In 2008, Disney and Pixar released a film called WALL·E and it instantly became not only one of best animated movies of all-time, but one of the best movies in general. In July of last year, the LEGO Ideas project by Angus MacLane hit 10,000 supporters and a few months later, it was announced that WALL·E would become an official LEGO Ideas set.
That brings us to a few days ago when I received the LEGO Ideas WALL·E (21303) at my doorsteps and I couldn’t wait to build it. The set contains 677 pieces and retails for $49.99 which is a very good price per piece ratio. The contents of the box include nine un-numbered bags and the instruction booklet. What’s more important, no stickers!
Like with other LEGO Ideas sets, the box has the premium packaging with the folding lid and tabs. The box is larger than previous ones with the increased height and width. The set image on the front and back are displayed height-wise instead of length-wise as we’re used to seeing. The flap side of the box shows off some scenes from the WALL·E movie.
The instruction booklet is made of the thicker paper we’re used to seeing in the LEGO Ideas sets. The first couple of pages talk about who WALL·E is and a little bit of what the movie is about. The page after that gives some details about the set designer, Angus MacLane, who was also the Directing Animator for the movie.
As I mentioned before, all nine bags includes are not numbered which means that I went back to my LEGO roots and poured all the pieces in a large pile. The build starts with WALL·E’s body. There’s nothing too complicated about this section as it only comprises of stacking bricks to create the cubical body. As you’re building, you may find that there are a lot of elements in bright orange. On the sides of the body, you also create the arms which are able to slide back and forth. There are rubber connectors that give the arm some friction so it doesn’t move easily.
Up next is the building of the treads. The core of the wheel assembly is created with mostly TECHNIC parts. There are four “wheels” that run on the treads and looks pretty accurate to movie version. The treads used are the newer and larger kind which were released this year.
Following that is the building of the neck and head area. The joints are connected through click hinges pieces and each section is created with some neat techniques. The eyes were some of my favorite moments in the build. There are a number of building techniques which give them the SNOT look and it results are very well done. If I recall, there were 68 total pieces used for each eye so they do have some weight which I’ll get to later.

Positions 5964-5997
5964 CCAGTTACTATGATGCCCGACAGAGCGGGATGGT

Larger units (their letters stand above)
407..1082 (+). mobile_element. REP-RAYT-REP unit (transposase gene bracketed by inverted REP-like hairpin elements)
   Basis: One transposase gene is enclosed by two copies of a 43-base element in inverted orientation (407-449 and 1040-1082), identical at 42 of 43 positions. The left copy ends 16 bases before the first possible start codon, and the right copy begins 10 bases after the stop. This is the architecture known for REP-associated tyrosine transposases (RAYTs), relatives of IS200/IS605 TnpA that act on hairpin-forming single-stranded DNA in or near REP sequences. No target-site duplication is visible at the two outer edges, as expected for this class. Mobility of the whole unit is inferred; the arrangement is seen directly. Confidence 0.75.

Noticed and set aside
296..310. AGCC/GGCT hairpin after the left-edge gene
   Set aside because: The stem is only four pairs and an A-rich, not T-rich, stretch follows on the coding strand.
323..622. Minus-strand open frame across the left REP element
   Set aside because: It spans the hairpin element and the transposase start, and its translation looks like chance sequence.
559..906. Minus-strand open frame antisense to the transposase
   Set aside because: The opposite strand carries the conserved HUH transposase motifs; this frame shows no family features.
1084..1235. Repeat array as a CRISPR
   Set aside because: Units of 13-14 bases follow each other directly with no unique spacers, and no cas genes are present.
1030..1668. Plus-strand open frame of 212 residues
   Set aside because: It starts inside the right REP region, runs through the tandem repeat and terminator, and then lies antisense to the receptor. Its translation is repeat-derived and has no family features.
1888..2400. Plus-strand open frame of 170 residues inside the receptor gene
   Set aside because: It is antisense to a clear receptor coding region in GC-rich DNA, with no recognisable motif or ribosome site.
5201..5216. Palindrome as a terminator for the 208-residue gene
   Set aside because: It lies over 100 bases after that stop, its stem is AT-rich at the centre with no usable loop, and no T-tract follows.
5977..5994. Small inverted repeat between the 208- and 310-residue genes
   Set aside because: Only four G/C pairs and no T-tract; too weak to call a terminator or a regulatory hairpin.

Finally, you build the arms and the hands for WALL·E. They are attached to the body with a ball joint. The fingers on the hands are created with just some simple flag pieces which work pretty well.
As I said before on my Instagram page, the LEGO Ideas WALL·E (21303) is probably one of the best and most fun builds of 2015. The whole build is extremely detailed and very accurate to the 2008 movie down to Hal, his cockroach friend, which is just made with a 1×2 plate with an antenna piece. The head is my favorite part of the build because that’s where WALL·E stands out in both the movie and the set. You can get a lot of expressions just from the eyes itself and even more with the pose of the arms and hands.
As much as I like the build, there are some criticisms with the set. I mentioned earlier that the eyes were somewhat heavy after they’re completed and attached to the neck. When angling the head up or down, the top neck joint is pretty loose and doesn’t keep the head in position. Even making WALL·E look up-left or up-right is a chore as the eyes are front heavy and the head will tend to swing backwards. You might have to do some finagling but a majority of the time, the head won’t stay in place. I’ve heard that others also have this same issue. The only way that he can look left or right is to keep the top joint in a neutral upright position. I’m pretty sure there will be some modifications people will post online to rectify this issue when the set is officially available.
The other issue isn’t as big as the swinging head one but it is worth noting. The treads don’t work as well as intended. On carpet, they do roll but not much. On hard surfaces, they don’t work at all as he just slides around.
Despite those shortcomings, there are other parts of WALL·E that have some great details. The arms have a fairly wide range of movement but cannot turn inwards. Note that there is no stripes on the arms like in the movie which is a bummer given there are other small details that were included in the set. The wrists have articulation as well as the hands and fingers. The fingers are even double-jointed to so he can grab things easier. There’s also a TECHNIC pin that you can attach the plant to.
Finally I haven’t mentioned this but the front of the body can open up to show the trash compactor. The top of the panel has a printed piece to show his solar charge level. The panel itself also has some nice printed pieces for his name. On the back, there are some details of the hydraulic presses.
I’m very pleased with the LEGO Ideas WALL·E (21303) set and I would like to thank the LEGO CEE team for sending one in for review. Although there isn’t much playability with the set, it does make a great display piece as well as a subject for LEGO photography.
The retail price of $49.99 is an amazing price point given what you will be getting with the set. I totally recommend it to any Disney/Pixar fan or any LEGO fan in general who wants a very fun building experience. I expect this set to sell out pretty quickly on release date at LEGO Stores and on [email protected] so if you really want one on September 1st, I recommend having a plan to acquire one. The set will also be available at various Toys R Us locations and some stores have already started selling them.